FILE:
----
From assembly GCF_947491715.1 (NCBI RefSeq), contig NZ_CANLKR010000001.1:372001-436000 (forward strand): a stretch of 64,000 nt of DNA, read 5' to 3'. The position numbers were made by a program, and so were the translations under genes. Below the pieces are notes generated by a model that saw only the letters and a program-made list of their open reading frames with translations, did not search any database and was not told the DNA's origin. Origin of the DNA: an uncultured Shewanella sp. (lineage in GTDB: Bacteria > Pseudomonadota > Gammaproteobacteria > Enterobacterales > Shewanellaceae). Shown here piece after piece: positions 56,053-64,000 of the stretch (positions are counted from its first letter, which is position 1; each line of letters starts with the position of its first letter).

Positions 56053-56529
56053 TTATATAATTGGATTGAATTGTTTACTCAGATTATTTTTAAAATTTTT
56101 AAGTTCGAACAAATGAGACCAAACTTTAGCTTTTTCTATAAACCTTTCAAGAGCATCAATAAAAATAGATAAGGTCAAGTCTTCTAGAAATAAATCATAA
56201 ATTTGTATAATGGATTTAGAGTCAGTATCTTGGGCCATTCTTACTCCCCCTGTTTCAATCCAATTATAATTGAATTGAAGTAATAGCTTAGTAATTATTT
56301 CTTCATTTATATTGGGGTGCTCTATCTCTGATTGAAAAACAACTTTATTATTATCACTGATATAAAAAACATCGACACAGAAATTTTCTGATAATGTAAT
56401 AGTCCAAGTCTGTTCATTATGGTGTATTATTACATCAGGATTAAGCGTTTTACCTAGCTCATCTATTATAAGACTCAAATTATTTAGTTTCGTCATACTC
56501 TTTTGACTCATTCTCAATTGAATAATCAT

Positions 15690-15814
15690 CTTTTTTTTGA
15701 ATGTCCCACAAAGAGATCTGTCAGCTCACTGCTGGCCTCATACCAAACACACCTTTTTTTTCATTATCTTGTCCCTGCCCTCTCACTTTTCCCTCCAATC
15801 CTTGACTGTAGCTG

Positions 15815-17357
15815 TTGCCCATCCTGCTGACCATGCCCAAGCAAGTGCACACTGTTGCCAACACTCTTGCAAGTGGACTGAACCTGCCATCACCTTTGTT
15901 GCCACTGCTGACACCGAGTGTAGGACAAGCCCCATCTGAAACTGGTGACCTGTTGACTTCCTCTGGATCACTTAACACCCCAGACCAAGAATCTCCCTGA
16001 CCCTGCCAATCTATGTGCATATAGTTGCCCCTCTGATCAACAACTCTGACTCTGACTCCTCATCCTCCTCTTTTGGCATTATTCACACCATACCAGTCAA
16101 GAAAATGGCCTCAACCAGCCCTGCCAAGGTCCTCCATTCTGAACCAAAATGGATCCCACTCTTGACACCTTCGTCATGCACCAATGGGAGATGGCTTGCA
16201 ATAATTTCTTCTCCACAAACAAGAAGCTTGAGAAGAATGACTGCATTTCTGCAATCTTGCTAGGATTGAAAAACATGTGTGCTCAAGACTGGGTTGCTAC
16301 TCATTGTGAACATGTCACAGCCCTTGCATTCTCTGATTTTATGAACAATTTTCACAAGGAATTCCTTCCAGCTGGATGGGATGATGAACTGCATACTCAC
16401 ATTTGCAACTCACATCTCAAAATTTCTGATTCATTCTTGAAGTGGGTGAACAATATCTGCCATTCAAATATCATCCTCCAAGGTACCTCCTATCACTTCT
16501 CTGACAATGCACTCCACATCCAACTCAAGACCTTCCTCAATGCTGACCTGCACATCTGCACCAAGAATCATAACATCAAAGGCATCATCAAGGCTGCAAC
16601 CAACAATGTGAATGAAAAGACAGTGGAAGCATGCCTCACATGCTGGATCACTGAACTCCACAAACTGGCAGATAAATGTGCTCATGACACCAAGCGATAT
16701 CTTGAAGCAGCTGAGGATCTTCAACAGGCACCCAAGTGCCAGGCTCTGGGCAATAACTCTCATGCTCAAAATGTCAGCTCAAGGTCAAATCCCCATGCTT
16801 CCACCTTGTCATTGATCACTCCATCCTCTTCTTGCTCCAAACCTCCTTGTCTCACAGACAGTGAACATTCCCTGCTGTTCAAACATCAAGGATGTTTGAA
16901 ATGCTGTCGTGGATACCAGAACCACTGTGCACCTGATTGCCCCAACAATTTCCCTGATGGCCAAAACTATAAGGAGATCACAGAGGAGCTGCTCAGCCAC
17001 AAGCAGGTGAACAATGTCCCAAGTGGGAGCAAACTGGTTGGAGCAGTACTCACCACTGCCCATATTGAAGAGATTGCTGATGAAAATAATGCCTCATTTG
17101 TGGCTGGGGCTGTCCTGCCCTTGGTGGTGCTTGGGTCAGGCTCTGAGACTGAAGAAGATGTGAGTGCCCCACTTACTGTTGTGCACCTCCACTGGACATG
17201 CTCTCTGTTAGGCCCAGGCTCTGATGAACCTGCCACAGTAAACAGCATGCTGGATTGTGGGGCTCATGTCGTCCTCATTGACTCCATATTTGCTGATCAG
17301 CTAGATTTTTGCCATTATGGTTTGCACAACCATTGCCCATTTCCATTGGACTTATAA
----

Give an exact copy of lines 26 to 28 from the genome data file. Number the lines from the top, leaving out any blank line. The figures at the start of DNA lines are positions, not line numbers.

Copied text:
17001 AAGCAGGTGAACAATGTCCCAAGTGGGAGCAAACTGGTTGGAGCAGTACTCACCACTGCCCATATTGAAGAGATTGCTGATGAAAATAATGCCTCATTTG
17101 TGGCTGGGGCTGTCCTGCCCTTGGTGGTGCTTGGGTCAGGCTCTGAGACTGAAGAAGATGTGAGTGCCCCACTTACTGTTGTGCACCTCCACTGGACATG
17201 CTCTCTGTTAGGCCCAGGCTCTGATGAACCTGCCACAGTAAACAGCATGCTGGATTGTGGGGCTCATGTCGTCCTCATTGACTCCATATTTGCTGATCAG